Alexander McQueen's bumsters have nothing on these butt-revealing jeans.
Last week, hip Parisian fashion brand Vetements took to their Instagram to reveal a new collaboration with Levi's — a denim collection that's, well, quite unusual.
The #VetementsxLevis jeans feature zippers in not your typical spots, including down the backs of the legs and right down the centre of the butt.
And here's what denim shorts look like with the zipper zipped all the way up.
And one more shot of the jeans partially unzipped:
Naturally, people had some questions about this racy denim line.
One Instagram user joked, "Butt why?" while another asked, "This is a joke right?" One person was so outraged, they wrote in all caps "WHY WOULD SOMEONE MAKE THIS??"
More than a few people thought the jeans were "disgusting," with one Instagram user commenting, "Anyone that would wear something so disgusting has no mind of their own nor do they have any respect for themselves!!!"
But others were quick to defend the jeans, calling them avant-garde and obviously not for everyone.
One Instagram user wrote, "Vetements is a 'anti fashion' fashion brand that's why they make things that people think are weird," and another one directed their comment to the haters, writing, "Why is everyone so heated about this? You don't have to wear them unzipped all the way..."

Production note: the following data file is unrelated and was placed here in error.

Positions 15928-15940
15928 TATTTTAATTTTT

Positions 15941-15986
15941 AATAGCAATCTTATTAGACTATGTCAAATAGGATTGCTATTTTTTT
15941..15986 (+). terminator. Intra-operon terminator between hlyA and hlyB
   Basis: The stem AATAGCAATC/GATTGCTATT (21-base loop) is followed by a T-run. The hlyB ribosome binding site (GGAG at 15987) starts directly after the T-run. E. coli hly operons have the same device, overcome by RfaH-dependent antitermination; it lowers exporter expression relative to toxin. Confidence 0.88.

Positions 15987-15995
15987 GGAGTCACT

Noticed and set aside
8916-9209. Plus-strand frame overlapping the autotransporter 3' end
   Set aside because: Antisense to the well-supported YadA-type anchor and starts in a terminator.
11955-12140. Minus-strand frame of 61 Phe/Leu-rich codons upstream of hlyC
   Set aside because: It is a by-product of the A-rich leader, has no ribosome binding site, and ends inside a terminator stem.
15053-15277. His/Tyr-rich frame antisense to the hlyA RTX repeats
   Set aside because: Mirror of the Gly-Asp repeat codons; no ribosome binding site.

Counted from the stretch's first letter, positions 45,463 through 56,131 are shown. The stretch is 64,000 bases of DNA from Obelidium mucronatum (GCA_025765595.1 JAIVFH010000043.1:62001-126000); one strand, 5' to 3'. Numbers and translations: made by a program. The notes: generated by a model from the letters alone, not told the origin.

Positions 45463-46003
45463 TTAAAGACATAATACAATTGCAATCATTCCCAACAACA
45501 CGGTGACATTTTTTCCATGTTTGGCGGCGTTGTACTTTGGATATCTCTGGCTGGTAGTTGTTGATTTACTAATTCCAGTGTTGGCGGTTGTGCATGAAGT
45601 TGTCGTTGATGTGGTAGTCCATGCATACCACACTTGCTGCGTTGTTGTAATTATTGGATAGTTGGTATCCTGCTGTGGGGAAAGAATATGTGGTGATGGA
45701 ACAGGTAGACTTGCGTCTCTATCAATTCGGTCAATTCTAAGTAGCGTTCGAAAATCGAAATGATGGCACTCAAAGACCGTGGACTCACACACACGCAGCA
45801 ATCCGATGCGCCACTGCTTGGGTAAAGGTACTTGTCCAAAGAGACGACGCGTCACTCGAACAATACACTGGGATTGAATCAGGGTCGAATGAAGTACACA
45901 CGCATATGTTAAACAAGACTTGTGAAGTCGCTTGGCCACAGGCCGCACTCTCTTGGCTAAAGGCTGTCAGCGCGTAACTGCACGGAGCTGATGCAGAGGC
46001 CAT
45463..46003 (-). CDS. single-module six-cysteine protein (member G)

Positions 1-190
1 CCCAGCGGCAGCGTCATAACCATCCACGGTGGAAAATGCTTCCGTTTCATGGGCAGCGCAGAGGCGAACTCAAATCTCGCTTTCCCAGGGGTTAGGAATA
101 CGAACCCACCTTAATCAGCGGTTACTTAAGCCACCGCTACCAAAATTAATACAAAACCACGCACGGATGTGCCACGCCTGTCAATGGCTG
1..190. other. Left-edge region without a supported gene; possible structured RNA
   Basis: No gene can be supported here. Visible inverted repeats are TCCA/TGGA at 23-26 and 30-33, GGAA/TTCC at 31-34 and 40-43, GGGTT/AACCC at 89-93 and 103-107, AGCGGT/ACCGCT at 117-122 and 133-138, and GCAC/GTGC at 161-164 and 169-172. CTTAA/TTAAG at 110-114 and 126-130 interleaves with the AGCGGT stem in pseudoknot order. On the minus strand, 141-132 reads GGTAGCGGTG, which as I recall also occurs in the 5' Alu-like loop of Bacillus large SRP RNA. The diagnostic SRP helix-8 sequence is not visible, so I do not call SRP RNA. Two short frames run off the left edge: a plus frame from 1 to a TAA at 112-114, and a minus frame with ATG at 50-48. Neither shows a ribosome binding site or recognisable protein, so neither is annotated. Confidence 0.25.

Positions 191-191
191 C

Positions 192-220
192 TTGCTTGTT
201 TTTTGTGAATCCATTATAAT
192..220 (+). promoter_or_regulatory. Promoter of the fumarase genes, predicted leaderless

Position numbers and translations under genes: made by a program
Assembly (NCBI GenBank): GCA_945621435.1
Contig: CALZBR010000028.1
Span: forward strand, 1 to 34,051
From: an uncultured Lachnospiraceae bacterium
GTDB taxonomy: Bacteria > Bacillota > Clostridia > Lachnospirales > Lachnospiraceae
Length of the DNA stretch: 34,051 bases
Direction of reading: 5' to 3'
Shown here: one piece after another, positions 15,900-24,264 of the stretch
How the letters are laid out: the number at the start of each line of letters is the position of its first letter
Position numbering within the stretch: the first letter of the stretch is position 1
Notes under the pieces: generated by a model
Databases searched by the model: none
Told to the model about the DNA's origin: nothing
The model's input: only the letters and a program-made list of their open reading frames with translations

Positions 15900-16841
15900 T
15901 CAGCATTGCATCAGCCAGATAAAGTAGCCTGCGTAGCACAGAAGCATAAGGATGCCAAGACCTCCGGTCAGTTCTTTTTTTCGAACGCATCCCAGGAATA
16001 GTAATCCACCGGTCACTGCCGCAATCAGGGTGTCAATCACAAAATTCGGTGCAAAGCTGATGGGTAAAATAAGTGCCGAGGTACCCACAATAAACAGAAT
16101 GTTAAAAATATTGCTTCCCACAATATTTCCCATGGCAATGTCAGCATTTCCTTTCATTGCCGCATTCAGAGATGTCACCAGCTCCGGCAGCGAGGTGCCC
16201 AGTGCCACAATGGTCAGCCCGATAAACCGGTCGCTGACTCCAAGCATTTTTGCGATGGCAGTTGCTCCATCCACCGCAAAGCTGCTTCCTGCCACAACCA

— Marc (@MarcSnetiker) July 8, 2016
As for why these everyday clothes are so pricey? According to CEO Guram Gvasalia, there are "a few reasons."
In an interview with journalist Sarah Mower, Gvasalia explained:
"One [reason] is that we work with amazing factories. These factories are not cheap. Another thing is the fabric. For example, the hoodies Demna [Vetements creative director] likes to use molton cotton that is very heavy. It is almost 480g compared to the usual 240g. The price of creating this heavy cotton is double the price of creating a regular one. For the normal ones you can go up to 1.5m, but for the oversized pieces it can go up to 3 or 4.5m of fabric. It all comes together with the shipping costs."
"It is nicer when people save up," he continued. "They can buy this one piece that they cherish for a longer time, rather than spending money on clothes every week that they throw away afterwards. The whole idea is to limit the production, having less pieces and making sure that people who buy these pieces can cherish it for a longer time. It’s moving away from this idea of fashion fashion, to this idea of slow fashion."
Tell us: would you wear these Vetements bare butt jeans?